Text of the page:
Since beginning he has taken every opportunity to charge me extra labor costs. Firstly, on demolition of the existing deck, he said that the existing deck posts were deeper than anticipated, and so he charged me rental for a larger jack hammer than he had, and charged me $650 extra ($65 an hour for extra 10 hours). I told him that I was not pleased, but agreed for him to proceed. I do not know exactly how much EXTRA time (beyond what he expected and should have been covered by the original bid) but I seriously doubt it was 10 hours.
Then when I discovered that the wood supplier would not unload the delivery truck, he said he wanted to unload it, and that he needed a fork-lift (approximately 6000 lbs total weight of wood). The supplier told me that there were about 5 batches of wood. I told him to go ahead, and that I could not imagine that it would take more than an hour to unload the truck using a fork-lift. Well after this occured, he charged me 2 1/2 hrs labor (this time he charged $75 an hour) time. When I said that I could not understand how it could have taken 2 1/2 hours to unload with a fork-lift, he said he examined each piece of wood, and that is why it took that length of time. When I complained, he asked if I wanted him to just accept lousy wood, I told him I felt that examining the building materials should included in his original labor bid. But I went ahead and paid him.
He has worked on the project a total of 4 days, and the posts, and joists are all up and now he says he will be finished within a week.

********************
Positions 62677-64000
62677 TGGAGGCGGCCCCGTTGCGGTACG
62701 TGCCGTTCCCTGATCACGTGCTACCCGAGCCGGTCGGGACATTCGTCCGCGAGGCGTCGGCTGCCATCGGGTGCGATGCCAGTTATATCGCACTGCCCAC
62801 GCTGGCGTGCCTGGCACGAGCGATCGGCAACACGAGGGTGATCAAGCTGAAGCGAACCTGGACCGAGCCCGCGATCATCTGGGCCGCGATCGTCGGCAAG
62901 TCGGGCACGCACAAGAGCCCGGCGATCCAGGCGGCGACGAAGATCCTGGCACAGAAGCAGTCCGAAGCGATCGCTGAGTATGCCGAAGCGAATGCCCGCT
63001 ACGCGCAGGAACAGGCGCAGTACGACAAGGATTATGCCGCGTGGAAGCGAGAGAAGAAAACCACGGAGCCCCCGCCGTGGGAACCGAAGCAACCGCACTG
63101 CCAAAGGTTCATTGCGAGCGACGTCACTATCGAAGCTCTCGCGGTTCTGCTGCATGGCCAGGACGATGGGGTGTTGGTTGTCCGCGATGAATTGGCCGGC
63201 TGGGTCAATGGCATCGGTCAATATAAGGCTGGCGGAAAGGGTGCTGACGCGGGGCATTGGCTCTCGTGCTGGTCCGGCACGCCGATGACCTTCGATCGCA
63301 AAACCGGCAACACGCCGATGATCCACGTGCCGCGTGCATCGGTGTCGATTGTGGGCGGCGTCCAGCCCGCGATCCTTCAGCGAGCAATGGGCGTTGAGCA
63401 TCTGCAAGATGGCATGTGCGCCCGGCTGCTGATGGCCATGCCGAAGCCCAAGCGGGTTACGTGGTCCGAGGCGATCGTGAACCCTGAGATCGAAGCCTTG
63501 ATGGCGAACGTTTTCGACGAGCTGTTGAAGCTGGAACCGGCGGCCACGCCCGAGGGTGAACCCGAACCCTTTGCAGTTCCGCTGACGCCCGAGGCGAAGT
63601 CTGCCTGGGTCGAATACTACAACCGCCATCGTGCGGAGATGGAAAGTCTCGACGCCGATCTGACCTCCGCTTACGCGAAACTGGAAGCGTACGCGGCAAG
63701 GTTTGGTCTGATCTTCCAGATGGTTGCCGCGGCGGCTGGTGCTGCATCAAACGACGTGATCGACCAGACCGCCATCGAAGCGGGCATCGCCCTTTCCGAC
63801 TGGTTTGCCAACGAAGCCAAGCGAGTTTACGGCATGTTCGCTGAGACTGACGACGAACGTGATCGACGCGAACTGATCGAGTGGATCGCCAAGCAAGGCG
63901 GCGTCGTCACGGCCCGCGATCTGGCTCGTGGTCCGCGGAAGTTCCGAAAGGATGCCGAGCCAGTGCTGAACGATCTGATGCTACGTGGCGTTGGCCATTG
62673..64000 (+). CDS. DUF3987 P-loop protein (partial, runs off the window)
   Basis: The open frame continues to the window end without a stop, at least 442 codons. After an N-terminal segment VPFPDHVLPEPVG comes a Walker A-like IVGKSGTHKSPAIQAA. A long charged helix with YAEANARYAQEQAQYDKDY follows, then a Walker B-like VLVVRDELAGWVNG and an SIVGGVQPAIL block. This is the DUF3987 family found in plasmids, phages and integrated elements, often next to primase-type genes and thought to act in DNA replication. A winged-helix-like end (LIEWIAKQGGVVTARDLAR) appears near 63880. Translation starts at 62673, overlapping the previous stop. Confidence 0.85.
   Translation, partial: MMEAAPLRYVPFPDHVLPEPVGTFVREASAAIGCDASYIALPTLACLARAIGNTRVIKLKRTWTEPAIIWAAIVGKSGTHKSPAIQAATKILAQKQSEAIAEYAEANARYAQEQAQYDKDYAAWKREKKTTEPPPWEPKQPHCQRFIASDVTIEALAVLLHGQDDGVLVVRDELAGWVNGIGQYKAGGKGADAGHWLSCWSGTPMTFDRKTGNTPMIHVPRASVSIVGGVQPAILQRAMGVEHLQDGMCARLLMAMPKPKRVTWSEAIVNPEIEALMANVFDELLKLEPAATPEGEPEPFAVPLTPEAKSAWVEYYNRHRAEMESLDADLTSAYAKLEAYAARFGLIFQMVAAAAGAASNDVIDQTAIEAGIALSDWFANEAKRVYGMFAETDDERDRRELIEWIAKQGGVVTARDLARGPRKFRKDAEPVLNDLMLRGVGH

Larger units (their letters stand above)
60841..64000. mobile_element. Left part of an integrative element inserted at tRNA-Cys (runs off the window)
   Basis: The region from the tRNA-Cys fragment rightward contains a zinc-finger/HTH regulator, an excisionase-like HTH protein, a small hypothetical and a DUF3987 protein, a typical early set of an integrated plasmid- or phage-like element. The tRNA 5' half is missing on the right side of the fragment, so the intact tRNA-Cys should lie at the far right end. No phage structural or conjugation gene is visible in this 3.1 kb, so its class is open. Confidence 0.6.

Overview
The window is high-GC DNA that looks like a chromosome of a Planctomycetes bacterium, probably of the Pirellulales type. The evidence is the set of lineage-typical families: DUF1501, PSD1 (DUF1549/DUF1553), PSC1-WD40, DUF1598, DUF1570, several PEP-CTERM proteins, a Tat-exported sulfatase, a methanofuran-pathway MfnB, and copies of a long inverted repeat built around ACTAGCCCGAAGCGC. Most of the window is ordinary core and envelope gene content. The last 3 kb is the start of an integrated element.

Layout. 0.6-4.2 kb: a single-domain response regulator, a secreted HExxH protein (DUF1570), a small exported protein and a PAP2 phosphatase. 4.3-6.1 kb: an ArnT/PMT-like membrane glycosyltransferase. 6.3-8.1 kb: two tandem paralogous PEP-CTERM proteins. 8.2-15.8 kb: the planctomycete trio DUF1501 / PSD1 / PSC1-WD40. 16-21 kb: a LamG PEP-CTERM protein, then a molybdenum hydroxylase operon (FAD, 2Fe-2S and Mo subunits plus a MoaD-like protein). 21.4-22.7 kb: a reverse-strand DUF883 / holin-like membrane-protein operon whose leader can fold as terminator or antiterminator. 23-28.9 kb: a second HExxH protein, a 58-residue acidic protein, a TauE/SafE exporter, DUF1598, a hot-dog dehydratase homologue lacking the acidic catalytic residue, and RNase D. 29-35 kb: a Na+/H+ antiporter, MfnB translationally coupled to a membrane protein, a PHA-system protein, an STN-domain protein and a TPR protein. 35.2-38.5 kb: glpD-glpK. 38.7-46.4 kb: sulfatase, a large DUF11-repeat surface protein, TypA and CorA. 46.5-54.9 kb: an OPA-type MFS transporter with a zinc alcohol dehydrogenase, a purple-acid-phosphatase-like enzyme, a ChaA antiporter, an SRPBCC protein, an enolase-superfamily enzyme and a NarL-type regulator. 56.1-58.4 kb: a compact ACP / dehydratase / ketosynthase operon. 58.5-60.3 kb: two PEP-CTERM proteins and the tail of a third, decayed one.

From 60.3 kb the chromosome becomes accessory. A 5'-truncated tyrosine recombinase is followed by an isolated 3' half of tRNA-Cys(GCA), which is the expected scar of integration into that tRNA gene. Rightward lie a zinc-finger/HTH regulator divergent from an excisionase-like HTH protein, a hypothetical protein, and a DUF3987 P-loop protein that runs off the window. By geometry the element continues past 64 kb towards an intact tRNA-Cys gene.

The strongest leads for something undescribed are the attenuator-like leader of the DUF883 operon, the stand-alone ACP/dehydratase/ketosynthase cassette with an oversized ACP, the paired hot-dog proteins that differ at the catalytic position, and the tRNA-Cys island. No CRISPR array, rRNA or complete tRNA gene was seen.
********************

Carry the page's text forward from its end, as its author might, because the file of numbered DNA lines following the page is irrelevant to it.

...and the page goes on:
I find it very f**ked-up, that he takes every opportunity to charge me additional labor costs when he says a particular step is taking longer than anticipated, but when and if he finishes the project in less than half the time he said it would, why should not I request a 50% return of the labor costs he bid. Obviously, the overall labor time is way less than he proposed to me, why am paying for extra labor costs. Do all contractors pay this game, and how can I prevent this in the future?
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I had a similar problem when I first purchased my house. I hired the high bidder because he was more knowledgeable and seem to have thought of the details the others didn't. I was not satisfied with he job. He cut a lot of corners.
I have since learned that it is sometimes better to throw out the way high bid and the way low bid and seriously look at the middle. The high bidder might not want the job but will do it if you overpay. The low bidder will cut too many corners. It sounds like you need to get more quotes to see if the high bidder was in line.
snipped-for-privacy@yahoo.com wrote:

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Just say no!!!!! If you think a contractor is milking you and charging extra just say no. Remind them of the contract you signed and his estimate. If he balks remind him that he is not going to be paid until deck is X% finshed and then final payment is made upon finishing,. You do have a signed contract right? You did check references? If you keep letting it go the deck will cost a lot more than the estimate.
snipped-for-privacy@yahoo.com wrote:

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On 25 Sep 2006 16:15:46 -0700, " snipped-for-privacy@yahoo.com"

No. You are being had.
However, in the real world, you have to ask whether you are better off finishing the job by patronizing him or proceeding with legal threats and even suing. How firm is your contract?
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" snipped-for-privacy@yahoo.com" wrote

Sounds as if you hired a handyman, hoping to get a professional job.
You do not mention a contract, and though assumption is not a good thing for me to do, I assume you do not have a contract.
You mention "When I said that I could not understand how it could have taken 2 1/2 hours to unload with a fork-lift, he said he examined each piece of wood, and that is why it took that length of time. When I complained, he asked if I wanted him to just accept lousy wood, I told him I felt that examining the building materials should included in his original labor bid." A professional will inspect, and crown wood before installing, any reputable supplier will honor rejects. You don't inspect while the delivery driver is still there.